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Home Feature Stories Help Japan with Love Tzu Chi Delivers 20 Tons of Relief Goods to 7,000 in Northeast Japan

Tzu Chi Delivers 20 Tons of Relief Goods to 7,000 in Northeast Japan

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Tzu Chi Team Reaches Ofunato
A team of Tzu Chi volunteers from Japan and Taiwan delivered 20 tons of relief goods to 7,000 people in northeast Japan who are living in shelters after their communities were devastated by the earthquake and tsunami on March 11. The national broadcaster NHK carried the distribution on its main nightly news, as a symbol of the love of countries across the world coming to Japan from Taiwan.

The volunteers carried out the distributions on March 25 and 26 in Ofunato and Rikuzentaka in Iwate prefecture. A city of 42,000 people on the coast, Ofunato was almost completely destroyed by the quake and tsunami, whose waves reached more than 20 metres and continued inland for nearly two miles. Initial estimates show more than 25 per cent of the buildings, including 3,500 houses, destroyed and more than 200 people dead. Rikunzentakata was similarly devastated, with few of its buildings left standing.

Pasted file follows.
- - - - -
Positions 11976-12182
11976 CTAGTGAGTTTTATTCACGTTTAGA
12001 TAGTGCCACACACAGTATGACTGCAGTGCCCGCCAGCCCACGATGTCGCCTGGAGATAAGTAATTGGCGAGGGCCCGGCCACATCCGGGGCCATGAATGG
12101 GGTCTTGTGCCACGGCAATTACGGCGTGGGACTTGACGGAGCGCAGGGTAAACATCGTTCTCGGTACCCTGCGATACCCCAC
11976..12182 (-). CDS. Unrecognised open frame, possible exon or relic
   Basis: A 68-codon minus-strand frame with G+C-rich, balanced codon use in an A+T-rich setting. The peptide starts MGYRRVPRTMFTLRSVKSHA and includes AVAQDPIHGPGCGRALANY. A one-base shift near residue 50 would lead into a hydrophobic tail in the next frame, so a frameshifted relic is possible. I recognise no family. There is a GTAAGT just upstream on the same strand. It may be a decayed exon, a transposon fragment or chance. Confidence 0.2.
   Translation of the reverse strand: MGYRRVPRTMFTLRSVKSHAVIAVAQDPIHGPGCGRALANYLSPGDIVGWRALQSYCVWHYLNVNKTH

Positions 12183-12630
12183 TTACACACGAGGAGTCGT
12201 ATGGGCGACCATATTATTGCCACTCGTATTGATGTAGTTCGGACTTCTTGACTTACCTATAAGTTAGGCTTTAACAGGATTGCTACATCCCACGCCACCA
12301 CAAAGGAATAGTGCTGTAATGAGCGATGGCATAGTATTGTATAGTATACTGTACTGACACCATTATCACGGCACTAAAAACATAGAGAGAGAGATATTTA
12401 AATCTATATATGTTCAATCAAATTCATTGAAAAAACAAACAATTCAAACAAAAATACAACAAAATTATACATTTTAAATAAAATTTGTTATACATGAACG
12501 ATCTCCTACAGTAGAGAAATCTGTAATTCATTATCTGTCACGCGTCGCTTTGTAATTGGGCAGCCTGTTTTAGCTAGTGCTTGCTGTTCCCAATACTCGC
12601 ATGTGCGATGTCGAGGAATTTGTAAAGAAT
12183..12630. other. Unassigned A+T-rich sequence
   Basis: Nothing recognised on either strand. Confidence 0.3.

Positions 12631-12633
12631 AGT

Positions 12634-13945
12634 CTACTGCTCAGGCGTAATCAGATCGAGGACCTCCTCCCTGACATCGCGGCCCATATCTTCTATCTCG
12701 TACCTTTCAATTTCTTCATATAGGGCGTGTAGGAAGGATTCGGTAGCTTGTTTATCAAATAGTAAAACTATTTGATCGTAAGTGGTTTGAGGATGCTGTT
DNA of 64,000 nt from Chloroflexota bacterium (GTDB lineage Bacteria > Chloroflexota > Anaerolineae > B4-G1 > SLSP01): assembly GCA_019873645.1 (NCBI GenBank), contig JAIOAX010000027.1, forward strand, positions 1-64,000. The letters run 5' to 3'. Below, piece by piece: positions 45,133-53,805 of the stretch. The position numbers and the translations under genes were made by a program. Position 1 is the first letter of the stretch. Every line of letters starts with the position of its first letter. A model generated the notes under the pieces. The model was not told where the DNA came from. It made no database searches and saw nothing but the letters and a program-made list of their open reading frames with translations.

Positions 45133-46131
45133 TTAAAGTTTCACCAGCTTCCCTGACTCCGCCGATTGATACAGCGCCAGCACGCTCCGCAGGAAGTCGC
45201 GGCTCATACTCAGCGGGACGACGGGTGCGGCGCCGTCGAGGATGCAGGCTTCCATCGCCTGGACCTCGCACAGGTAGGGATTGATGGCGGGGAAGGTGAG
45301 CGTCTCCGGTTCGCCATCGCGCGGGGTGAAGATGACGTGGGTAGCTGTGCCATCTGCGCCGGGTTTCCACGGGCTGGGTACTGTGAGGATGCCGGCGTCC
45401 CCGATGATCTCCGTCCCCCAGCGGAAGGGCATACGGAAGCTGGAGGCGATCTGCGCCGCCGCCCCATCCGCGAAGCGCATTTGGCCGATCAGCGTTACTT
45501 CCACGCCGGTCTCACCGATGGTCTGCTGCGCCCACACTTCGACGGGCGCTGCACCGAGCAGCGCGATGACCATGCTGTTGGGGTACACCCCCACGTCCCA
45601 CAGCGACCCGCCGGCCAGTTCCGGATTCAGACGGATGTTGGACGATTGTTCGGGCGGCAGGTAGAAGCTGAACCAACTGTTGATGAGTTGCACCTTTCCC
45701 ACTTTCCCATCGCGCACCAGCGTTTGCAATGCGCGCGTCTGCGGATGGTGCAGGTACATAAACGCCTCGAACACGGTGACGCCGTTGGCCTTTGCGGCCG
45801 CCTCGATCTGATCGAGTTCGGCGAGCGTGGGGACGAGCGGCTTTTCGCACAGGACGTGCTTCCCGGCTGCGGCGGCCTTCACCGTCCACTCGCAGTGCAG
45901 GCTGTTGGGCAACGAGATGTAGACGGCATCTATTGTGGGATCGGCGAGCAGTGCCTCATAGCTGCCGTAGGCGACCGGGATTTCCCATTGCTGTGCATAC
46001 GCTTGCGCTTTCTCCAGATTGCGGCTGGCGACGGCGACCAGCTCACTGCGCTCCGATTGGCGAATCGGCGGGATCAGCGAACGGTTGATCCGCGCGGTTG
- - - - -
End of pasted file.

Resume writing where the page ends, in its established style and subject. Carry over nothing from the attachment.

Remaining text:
The first 10 tons of goods arrived in Ofunato on March 23. The next day the team of 19 volunteers reached the city and began the distribution on March 25. That same day, a second batch of 10 tons arrived and the volunteers distributed it at once. There was a total of 1,073 boxes, enough for about 7,000 people living in the shelters. The goods included instant rice that can be prepared with hot or cold water, nuts, eco-friendly blankets, cloaks and sweat shirts. When the volunteers entered the reception center in Ofunato, it was a moving moment. They bowed before the residents, warmly took their hands, embraced them and patted them on the back. They spoke warmly to them and expressed the concern of Master Cheng Yen for them. It moved the residents to tears.

The days since March 11 have been traumatic for them, who are living in the constant fear of aftershocks and tsunamis. One seven-year-old boy said: "I am terrified of another tsunami, which could take the lives of everyone. Our school has been destroyed and nobody knows the future." A lady of 71 with tears in her eyes, said that 16 years ago she had put all her savings into her home: "it vanished in an instant and I do not know how I will pass the rest of my days," she said. The volunteers embraced the old people warmly and gave them a warm cloak to encourage them. Other elderly people were huddled in the corners of the room with their knees drawn up.

NHK filmed the distribution in Ofunato on March 25 and broadcast it on its main nightly news at 9 p.m. that evening.


Letter From Dharma Master Cheng Yen to Global Volunteers Re. Japan Earthquake